Clark workers file notice of strike over salary, benefit cuts | Inquirer News
IMPACT OF NEW RULE ON GOV’T CORPORATIONS

Clark workers file notice of strike over salary, benefit cuts

/ 05:00 AM July 15, 2022

CITY OF SAN FERNANDO—The union of about 500 rank-and-file employees of Clark Development Corp. (CDC) has filed a notice of strike before the National Conciliation and Mediation Board (NCMB), which state labor mediators began hearing on Wednesday.

According to Association of CDC Concerned Employees (Acces), they filed the strike notice before the NCMB regional office in Central Luzon on June 30 due to alleged gross violations of their collective bargaining agreement (CBA), particularly the cutback on salaries and allowances, benefits and incentives (ABI) as a result of the new compensation and position classification system (CPCS) being enforced in the government-owned corporation.

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The issue centered on the CPCS created by the Governance Commission for GOCCs (GCG) for the workforce of CDC, ordering the base conversion body to implement the new wage structure in June this year. CDC is the state agency overseeing the conversion of Clark into an economic hub from a former military base rented by the 13th US Air Force until 1991.

The workers protested the CPCS since it would no longer recognize the benefits due to employees under their CBA.

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With the CPCS, some 685 employees stand to lose between P4,000 and P8,000 a month in ABI, which they earned through the CBA, CDC president Manuel Gaerlan said.

Under Section 2 of former President Rodrigo Duterte’s Executive Order No. 150, all government-owned and -controlled corporations (GOCCs) like CDC no longer have the authority to negotiate a CBA or a collective negotiation agreement (CNA) with their workers.

The section said while it recognized “the constitutional rights of workers to self-organization, collective bargaining, and negotiations, the governing board of all covered GOCCs shall not negotiate the economic terms of the CNAs/CBAs with their officers and employees.”

At the July 13 hearing, the union and management agreed to a status quo on salaries and ABI, the NCMB’s minutes of the meeting showed.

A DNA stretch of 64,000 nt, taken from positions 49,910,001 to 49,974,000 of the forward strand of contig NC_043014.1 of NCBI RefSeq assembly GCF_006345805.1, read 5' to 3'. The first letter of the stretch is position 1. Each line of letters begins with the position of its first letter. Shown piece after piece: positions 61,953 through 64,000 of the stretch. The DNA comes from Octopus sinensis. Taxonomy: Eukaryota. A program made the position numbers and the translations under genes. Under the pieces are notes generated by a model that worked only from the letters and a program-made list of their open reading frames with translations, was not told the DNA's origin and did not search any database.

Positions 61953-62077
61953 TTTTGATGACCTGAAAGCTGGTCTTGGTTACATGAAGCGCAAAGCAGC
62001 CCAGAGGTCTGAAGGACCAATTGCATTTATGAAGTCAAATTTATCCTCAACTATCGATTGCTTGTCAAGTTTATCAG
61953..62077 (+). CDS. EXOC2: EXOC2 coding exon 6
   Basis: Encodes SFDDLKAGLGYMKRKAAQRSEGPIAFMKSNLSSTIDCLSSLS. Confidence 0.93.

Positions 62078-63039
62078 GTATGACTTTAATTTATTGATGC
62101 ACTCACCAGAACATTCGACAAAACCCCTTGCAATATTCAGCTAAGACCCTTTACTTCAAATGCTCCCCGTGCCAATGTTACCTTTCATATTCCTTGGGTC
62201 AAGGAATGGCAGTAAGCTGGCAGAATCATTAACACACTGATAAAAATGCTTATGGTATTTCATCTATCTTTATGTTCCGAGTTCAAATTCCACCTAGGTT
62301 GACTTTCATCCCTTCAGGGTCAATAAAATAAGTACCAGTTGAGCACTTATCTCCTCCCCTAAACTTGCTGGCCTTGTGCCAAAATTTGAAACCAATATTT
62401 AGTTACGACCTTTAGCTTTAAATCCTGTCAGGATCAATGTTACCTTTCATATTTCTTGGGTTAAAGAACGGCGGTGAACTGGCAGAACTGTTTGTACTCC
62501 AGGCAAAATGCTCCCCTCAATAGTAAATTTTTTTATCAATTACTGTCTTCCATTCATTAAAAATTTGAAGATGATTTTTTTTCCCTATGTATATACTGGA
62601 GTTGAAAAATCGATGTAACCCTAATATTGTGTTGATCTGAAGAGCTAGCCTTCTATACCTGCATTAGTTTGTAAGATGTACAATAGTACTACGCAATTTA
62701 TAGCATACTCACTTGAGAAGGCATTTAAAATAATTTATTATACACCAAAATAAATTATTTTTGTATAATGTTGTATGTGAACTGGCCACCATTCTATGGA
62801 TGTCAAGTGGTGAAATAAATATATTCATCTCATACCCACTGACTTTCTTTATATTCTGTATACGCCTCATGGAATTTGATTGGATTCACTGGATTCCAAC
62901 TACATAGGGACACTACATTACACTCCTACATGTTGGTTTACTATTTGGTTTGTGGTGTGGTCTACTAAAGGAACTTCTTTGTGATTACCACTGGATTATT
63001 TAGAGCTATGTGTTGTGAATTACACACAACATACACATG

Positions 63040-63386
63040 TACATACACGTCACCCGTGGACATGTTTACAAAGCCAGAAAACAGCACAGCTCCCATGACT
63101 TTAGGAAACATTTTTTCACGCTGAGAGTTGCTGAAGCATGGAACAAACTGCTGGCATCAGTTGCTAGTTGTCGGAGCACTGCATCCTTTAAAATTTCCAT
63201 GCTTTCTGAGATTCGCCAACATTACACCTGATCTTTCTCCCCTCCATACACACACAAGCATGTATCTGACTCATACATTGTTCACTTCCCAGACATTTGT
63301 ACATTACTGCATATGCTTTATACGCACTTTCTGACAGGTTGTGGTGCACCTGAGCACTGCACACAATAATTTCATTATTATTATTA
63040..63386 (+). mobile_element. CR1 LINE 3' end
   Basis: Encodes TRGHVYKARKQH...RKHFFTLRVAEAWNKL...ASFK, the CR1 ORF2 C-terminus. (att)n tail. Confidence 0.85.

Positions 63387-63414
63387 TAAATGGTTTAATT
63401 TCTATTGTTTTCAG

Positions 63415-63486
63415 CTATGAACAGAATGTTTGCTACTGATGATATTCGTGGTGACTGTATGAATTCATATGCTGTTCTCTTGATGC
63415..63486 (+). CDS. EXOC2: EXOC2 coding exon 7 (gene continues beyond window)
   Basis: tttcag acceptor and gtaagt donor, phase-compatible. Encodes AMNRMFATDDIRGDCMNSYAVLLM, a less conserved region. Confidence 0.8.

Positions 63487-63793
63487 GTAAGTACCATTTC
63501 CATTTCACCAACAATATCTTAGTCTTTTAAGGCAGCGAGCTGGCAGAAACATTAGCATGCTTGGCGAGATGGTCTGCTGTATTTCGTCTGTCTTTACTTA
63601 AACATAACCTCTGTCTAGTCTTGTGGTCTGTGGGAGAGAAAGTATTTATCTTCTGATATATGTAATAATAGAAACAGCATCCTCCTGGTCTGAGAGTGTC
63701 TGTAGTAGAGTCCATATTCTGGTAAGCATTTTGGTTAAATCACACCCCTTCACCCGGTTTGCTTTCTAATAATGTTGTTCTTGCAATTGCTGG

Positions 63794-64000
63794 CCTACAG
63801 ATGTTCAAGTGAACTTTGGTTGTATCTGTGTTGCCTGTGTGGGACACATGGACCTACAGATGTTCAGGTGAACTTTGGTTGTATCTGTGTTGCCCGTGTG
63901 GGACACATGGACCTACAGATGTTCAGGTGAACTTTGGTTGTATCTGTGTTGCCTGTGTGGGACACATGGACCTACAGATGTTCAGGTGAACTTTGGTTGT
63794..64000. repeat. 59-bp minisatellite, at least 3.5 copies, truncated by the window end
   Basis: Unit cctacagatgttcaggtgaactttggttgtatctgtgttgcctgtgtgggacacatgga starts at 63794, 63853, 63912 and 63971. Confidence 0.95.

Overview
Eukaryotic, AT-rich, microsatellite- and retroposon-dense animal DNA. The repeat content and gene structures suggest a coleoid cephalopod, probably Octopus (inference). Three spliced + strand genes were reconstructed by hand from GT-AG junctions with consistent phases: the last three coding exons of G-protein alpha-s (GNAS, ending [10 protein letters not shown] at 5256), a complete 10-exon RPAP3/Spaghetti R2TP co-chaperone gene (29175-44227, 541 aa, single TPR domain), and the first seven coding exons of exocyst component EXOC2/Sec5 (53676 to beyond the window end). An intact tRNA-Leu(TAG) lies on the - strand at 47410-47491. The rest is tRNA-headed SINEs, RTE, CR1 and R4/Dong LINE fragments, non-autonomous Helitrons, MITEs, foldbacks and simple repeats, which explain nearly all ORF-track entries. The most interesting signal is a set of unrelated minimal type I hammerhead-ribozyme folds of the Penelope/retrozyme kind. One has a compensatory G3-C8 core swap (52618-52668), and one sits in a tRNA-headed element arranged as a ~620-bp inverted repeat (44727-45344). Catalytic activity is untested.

‘Unjust’

A deadlock on four unresolved issues would prompt the union to vote on whether to stage a strike, Acces president Edsel Manalili told the Inquirer in a telephone interview on Thursday.In a plea on July 4, CDC asked the GCG to review and correct the CPCS, saying it was “unjust” and “demoralized the employees.”

The CDC board, led by chair Edgardo Pamintuan, also approved the authority of the management to defer the implementation of the CPCS and maintain the status quo on the basic monthly salary and ABI.

According to CDC, the CPCS would “result in a wide disparity in wages among employees, and a diminution of take-home pay.” Salary reduction amounted to 30 percent for the rank-and-file workers.

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“The discontinuance of the ABIs not included in the CPCS may also be construed as a violation of the CBA executed by and between the CDC and its supervisory and rank-and-file employees, respectively,” it said.

The CBAs had been executed before Republic Act No. 10149, or the GOCC Governance Act of 2011, became a law, it added.

CDC asked the GCG to consider the financial contribution of the agency in correcting the CPCS.

CDC pointed out that it had not been getting national or local funding but has remitted P1.13 billion to the national coffers in 2019. CDC employees served 1,200 locators and their more than 120,000 workers during the pandemic. —TONETTE OREJAS

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